[2] Internet source no longer responding [acc september 2013] http://www.insurehedge.com/html/Fidelity_Insurance.asp

[3] Cf. also http://legal-dictionary.thefreedictionary.com/Fidelity+Insurance “An agreement whereby, for a designated sum of money, one party agrees to guarantee the loyalty and honesty of an agent, officer, or employee of an employer by promising to compensate the employer for losses incurred as a result of the disloyalty or dishonesty of such individuals…” (West's Encyclopedia of American Law, 2e, 2008)

[4] Such insurance “pays for money and securities taken by burglary, robbery, theft, disappearance and destruction” (ibid)

[5] For less convincing videos in English see e.g. http://www.youtube.com/watch?v=m1989-DWfCQ , http://www.youtube.com/watch?v=0erCXp_IpW4, http://www.jwsuretybonds.com/info/videos/general/what-are-fidelity-bonds.htm (on the really simple side)

[6] The suggestion is so to speak to look at the overlap of HRM ethics, of (large) organization ethics and of banking industry and professional ethics:

  • ·About HRM ethics see e.g. J.R. Deckop, 2006, ed., Human Resource Management Ethics, Information Age Publishing, Charlotte NC
  • ·Organisation ethics again overlaps with corporate governance and/or enterprise risk management perspectives and internal control and organizational climate auditing, see e.g. “In accounting and auditing, internal control is defined as a process affected by an organization's structure, work and authority flows, people and management information systems, designed to help the organization accomplish specific goals or objectives.[1] It is a means by which an organization's resources are directed, monitored, and measured. It plays an important role in preventing and detecting fraud and protecting the organization's resources, both physical (e.g., machinery and property) and intangible (e.g., reputation or intellectual property such as trademarks). At the organizational level, internal control objectives relate to the reliability of financial reporting, timely feedback on the achievement of operational or strategic goals, and compliance with laws and regulations…” http://en.wikipedia.org/wiki/Internal_control  About soft vs hard internal controls see e.g. http://aymanoninternalaudit.wordpress.com/2011/04/27/soft-controls-better-than-hard-controls-%E2%80%A6/, and also once more the appendix of this article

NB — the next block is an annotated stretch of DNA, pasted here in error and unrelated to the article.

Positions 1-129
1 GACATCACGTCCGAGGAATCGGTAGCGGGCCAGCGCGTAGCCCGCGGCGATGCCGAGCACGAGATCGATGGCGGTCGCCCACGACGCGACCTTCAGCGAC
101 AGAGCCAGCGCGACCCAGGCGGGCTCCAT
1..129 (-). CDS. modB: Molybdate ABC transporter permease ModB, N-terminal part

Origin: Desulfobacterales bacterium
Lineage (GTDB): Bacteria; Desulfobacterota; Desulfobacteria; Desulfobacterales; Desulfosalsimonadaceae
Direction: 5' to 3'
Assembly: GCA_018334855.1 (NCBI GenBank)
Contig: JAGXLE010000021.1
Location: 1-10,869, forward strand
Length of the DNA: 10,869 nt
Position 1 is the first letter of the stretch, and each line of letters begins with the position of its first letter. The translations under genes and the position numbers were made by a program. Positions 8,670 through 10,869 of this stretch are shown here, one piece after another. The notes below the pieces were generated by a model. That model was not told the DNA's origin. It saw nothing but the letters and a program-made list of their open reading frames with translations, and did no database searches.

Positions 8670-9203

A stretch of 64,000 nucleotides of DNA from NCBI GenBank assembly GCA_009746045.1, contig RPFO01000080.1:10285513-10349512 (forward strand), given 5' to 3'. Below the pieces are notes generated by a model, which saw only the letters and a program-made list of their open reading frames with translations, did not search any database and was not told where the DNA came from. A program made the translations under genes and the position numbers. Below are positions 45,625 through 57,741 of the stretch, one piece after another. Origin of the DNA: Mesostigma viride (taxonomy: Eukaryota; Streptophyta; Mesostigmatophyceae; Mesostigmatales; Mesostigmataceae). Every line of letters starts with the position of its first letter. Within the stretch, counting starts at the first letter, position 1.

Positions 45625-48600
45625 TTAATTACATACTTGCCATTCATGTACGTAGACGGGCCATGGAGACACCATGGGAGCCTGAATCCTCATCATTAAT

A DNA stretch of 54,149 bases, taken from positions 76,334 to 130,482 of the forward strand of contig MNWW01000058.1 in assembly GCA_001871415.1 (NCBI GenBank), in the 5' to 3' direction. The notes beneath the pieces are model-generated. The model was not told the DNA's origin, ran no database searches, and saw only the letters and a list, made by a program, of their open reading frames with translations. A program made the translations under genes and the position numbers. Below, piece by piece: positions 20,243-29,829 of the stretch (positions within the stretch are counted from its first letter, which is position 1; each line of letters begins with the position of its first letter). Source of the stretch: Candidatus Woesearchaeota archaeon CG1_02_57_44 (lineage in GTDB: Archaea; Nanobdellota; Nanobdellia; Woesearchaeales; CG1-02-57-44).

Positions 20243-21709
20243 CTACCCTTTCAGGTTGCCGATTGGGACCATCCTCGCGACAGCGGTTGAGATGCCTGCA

• As an introduction to banking or financial industry ethics see e.g. C. Cosgrove-Sacks and P.H. Dembinski, 2012, eds., Trust and Ethics in Finance. Innovative ideas from the Robin Cosgrove Prize, Globethics, Geneva (downloadable: http://www.globethics.net/c/document_library/get_file?uuid=2ae8b194-cd34-4bef-8288-4f1765ac132c&groupId=4289936 ) or J.R. Boatright, 2014, Ethics in Finance, 3rd edition
  • Cf as a quick and cheap Wikipedia reference about banking: “A bank is a financial institution and a financial intermediary that accepts deposits and channels those deposits into lending activities, either directly by loaning or indirectly through capital markets. A bank is the connection between customers that have capital deficits and customers with capital surpluses… Banks' activities can be divided into retail banking, dealing directly with individuals and small businesses; business banking, providing services to mid-market business; corporate banking, directed at large business entities; private banking, providing wealth management services to high net worth individuals and families; and investment banking, relating to activities on the financial markets. Most banks are profit-making, private enterprises. However, some are owned by government, or are non-profit organizations.” (Source: http://en.wikipedia.org/wiki/Bank) When it comes to insurability, the follow-up question is (ibid.): “Banks face a number of risks in order to conduct their business, and how well these risks are managed and understood is a key driver behind profitability, and how much capital a bank is required to hold. Some of the main risks faced by banks include:
    • Credit risk: risk of loss,arising from a borrower who does not make payments as promised.
    • Liquidity risk: risk that a given security or asset cannot be traded quickly enough in the market to prevent a loss (or make the required profit).
    • Market risk: risk that the value of a portfolio, either an investment portfolio or a trading portfolio, will decrease due to the change in value of the market risk factors.
    • Operational risk: risk arising from execution of a company's business functions.
    • Reputational risk: a type of risk related to the trustworthiness of business.
    • Macroeconomic risk: risks related to the aggregate economy the bank is operating in…”  (source http://en.wikipedia.org/wiki/Bank )

[7] E.g. in a climate of solidarity, of cynicism, or somewhere in-between, cf typology